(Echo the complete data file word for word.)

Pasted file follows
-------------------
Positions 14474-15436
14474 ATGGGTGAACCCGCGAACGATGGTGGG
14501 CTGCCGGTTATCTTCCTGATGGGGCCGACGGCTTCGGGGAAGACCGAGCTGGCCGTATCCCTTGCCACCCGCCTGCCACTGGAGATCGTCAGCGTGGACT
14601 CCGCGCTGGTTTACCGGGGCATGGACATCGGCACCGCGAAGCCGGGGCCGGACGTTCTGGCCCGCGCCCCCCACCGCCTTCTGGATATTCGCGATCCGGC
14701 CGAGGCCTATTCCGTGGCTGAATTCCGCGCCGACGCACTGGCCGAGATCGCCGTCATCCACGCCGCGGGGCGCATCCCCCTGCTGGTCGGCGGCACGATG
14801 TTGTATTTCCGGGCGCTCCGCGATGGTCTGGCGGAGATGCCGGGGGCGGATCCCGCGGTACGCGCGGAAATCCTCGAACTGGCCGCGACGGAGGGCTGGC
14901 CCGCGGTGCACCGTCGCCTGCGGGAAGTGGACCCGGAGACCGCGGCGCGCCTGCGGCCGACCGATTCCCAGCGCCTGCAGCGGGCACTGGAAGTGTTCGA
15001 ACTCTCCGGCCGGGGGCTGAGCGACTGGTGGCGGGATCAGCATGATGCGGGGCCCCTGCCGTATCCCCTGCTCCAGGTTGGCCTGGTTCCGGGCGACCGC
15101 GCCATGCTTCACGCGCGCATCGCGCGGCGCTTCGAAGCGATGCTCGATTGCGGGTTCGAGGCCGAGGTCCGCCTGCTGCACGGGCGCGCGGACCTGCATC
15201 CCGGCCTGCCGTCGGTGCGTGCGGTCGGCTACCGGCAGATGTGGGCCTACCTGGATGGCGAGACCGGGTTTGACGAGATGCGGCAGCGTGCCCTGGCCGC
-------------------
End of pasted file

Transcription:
Positions 14474-15436
14474 ATGGGTGAACCCGCGAACGATGGTGGG
14501 CTGCCGGTTATCTTCCTGATGGGGCCGACGGCTTCGGGGAAGACCGAGCTGGCCGTATCCCTTGCCACCCGCCTGCCACTGGAGATCGTCAGCGTGGACT
14601 CCGCGCTGGTTTACCGGGGCATGGACATCGGCACCGCGAAGCCGGGGCCGGACGTTCTGGCCCGCGCCCCCCACCGCCTTCTGGATATTCGCGATCCGGC
14701 CGAGGCCTATTCCGTGGCTGAATTCCGCGCCGACGCACTGGCCGAGATCGCCGTCATCCACGCCGCGGGGCGCATCCCCCTGCTGGTCGGCGGCACGATG
14801 TTGTATTTCCGGGCGCTCCGCGATGGTCTGGCGGAGATGCCGGGGGCGGATCCCGCGGTACGCGCGGAAATCCTCGAACTGGCCGCGACGGAGGGCTGGC
14901 CCGCGGTGCACCGTCGCCTGCGGGAAGTGGACCCGGAGACCGCGGCGCGCCTGCGGCCGACCGATTCCCAGCGCCTGCAGCGGGCACTGGAAGTGTTCGA
15001 ACTCTCCGGCCGGGGGCTGAGCGACTGGTGGCGGGATCAGCATGATGCGGGGCCCCTGCCGTATCCCCTGCTCCAGGTTGGCCTGGTTCCGGGCGACCGC
15101 GCCATGCTTCACGCGCGCATCGCGCGGCGCTTCGAAGCGATGCTCGATTGCGGGTTCGAGGCCGAGGTCCGCCTGCTGCACGGGCGCGCGGACCTGCATC
15201 CCGGCCTGCCGTCGGTGCGTGCGGTCGGCTACCGGCAGATGTGGGCCTACCTGGATGGCGAGACCGGGTTTGACGAGATGCGGCAGCGTGCCCTGGCCGC